Reduce Stress & Anxiety With These Jaw-Tension-Relieving Moves

Founder of Erika Bloom Pilates By Erika Bloom
Founder of Erika Bloom Pilates
Erika Bloom is veteran Pilates expert, fitness aficionado, and founder of luxury wellness brand Erika Bloom Pilates; with studios in NYC, the Hamptons, Greenwich, Los Angeles and Turks and Caicos.

Photo by W2 Photography / Stocksy

Jaw tension is often a sign of a sneaky prevailing stress or anxiety. Pressing our teeth together during an intense conversation or grinding them when we sleep contributes to tightness in the jaw and neck, but there are even subtler ways tension can build in these areas.

When we experience stress, the sympathetic nervous system activates to turn on our fight-or-flight response. The muscles of the face, neck, and eyes automatically grip, pulling on the occiput and the scalp. Over time, this gripping action contributes to jaw tension, headaches, and even fatigue. The fascinating part is that we do this without thinking—it happens as a response to stress triggers, which our body perceives as being bigger and more physicalized than it actually is. Though the body is simply trying to protect us from a perceived danger, the end result can often take a toll on our well-being.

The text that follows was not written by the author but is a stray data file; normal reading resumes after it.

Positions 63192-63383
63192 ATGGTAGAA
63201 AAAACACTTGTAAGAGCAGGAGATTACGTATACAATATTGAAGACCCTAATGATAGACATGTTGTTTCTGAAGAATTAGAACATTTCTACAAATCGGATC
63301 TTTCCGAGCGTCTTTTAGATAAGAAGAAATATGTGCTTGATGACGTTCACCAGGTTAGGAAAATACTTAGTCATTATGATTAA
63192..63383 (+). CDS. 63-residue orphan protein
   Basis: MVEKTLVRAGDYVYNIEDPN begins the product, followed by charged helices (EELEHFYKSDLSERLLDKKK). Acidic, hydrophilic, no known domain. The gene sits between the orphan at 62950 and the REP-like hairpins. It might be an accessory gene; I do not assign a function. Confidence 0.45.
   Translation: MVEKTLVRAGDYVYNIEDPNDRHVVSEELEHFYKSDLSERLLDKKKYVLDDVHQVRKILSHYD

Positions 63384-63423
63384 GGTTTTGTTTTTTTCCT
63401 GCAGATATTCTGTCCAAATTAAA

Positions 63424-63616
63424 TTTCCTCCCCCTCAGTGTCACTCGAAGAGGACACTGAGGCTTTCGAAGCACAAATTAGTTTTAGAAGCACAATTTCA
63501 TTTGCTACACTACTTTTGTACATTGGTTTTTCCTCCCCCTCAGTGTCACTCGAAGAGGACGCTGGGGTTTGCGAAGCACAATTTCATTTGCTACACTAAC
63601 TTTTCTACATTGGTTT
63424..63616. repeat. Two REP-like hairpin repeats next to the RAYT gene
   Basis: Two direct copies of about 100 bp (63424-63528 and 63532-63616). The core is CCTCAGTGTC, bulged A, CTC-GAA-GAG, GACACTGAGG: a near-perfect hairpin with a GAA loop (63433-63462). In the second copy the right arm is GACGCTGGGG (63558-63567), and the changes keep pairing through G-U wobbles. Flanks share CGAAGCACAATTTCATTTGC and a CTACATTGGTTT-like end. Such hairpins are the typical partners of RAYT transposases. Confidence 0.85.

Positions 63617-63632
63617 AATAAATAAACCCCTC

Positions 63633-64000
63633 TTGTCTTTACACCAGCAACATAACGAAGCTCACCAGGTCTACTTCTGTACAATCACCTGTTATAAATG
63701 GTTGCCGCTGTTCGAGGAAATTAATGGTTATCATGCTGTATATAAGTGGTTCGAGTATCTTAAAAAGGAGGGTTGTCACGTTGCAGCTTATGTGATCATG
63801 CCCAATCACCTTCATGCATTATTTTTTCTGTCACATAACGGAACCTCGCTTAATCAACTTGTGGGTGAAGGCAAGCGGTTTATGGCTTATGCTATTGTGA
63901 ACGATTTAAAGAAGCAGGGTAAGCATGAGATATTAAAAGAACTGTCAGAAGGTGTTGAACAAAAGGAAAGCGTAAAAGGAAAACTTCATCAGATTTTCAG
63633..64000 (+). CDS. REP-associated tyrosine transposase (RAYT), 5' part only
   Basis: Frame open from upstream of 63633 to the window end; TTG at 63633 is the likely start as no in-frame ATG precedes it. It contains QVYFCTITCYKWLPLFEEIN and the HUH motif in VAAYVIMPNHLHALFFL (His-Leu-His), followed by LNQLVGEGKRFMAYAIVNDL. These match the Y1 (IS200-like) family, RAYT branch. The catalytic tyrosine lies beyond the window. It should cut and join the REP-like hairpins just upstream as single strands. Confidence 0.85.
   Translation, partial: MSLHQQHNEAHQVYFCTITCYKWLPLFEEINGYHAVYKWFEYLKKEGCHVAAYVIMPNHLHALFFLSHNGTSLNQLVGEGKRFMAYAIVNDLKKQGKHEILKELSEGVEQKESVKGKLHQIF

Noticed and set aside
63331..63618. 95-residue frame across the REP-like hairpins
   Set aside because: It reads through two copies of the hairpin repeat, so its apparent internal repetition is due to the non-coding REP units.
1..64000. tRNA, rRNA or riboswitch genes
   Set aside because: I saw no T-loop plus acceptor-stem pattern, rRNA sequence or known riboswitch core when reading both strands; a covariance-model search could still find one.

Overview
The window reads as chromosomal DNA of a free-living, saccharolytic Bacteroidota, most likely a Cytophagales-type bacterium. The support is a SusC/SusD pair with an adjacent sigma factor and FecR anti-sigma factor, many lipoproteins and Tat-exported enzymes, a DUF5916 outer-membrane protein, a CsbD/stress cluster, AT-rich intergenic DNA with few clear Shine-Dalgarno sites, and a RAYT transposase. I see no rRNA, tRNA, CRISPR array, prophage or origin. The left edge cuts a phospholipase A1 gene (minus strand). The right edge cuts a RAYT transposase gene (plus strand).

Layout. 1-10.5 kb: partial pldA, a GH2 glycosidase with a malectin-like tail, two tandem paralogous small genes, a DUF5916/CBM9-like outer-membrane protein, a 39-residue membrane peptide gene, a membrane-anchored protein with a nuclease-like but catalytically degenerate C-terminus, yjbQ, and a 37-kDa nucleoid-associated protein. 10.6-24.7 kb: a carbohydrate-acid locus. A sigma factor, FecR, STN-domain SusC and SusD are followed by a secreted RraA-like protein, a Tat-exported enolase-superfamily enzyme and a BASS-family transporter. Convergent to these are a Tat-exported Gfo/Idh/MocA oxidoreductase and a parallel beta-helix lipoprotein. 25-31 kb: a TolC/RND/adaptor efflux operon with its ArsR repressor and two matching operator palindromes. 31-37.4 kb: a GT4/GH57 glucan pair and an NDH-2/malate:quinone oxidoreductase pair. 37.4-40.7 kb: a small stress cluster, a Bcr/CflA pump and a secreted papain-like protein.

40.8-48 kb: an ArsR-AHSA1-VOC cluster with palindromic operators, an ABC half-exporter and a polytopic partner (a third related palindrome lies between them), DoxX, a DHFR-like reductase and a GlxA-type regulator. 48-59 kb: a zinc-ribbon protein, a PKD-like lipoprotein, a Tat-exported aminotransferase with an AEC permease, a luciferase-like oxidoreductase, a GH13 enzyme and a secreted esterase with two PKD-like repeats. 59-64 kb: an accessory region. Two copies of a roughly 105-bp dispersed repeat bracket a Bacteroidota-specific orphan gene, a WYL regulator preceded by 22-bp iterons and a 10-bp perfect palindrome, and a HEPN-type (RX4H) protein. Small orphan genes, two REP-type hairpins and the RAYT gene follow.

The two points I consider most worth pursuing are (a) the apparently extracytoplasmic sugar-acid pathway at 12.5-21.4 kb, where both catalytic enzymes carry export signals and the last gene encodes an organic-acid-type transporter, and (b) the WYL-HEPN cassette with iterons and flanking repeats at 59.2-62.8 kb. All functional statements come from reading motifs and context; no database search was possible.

The following five exercises offer relief from this built-up tension. You can supplement them by identifying personal habits that may contribute to your jaw tension in the first place—pause at different points in the day and ask yourself: Am I gripping my jaw, am I gripping my neck, and am I breathing? Within a few days (or even a few hours) of this awareness practice, you will begin to see your patterns and start to build more supportive habits instead.

It may sound counterintuitive, but I typically don't recommend stretching the muscles of the neck to ease tension. The neck requires a delicate balance of support and mobility, and many postural issues are caused by overlengthening of the neck by pulling the shoulders down. This series of movements is gentle, thoughtful, and totally doable in most spaces—do one or all on a regular basis to experience relief from jaw pain.

Nose Circles

Lying on your back with your knees bent, draw a very slow, easy, gentle circle as though you have a pencil on your nose tracing a circle onto the ceiling. Go clockwise for a few rounds, and then switch directions to circle counterclockwise. As you're doing these circles, feel a softness under your skull and through the back of the neck. This exercise helps to bring mobility back into the neck muscles that may be locked and tight and contributing to tension and misalignment in the jaw.

Image by Erika Bloom / Contributor

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Scalp Gliding

Self-scalp-massage can be key to relieving jaw tension. Spreading your fingers wide, place your hands in front of your ear, right where the temple and hair meet (you can move into the hair as well). Starting slow and building up a gentle vigor, try to get the scalp to glide on the skull. Allow the movement to be as brisk as it needs to be in order to release the tension you feel under your fingertips.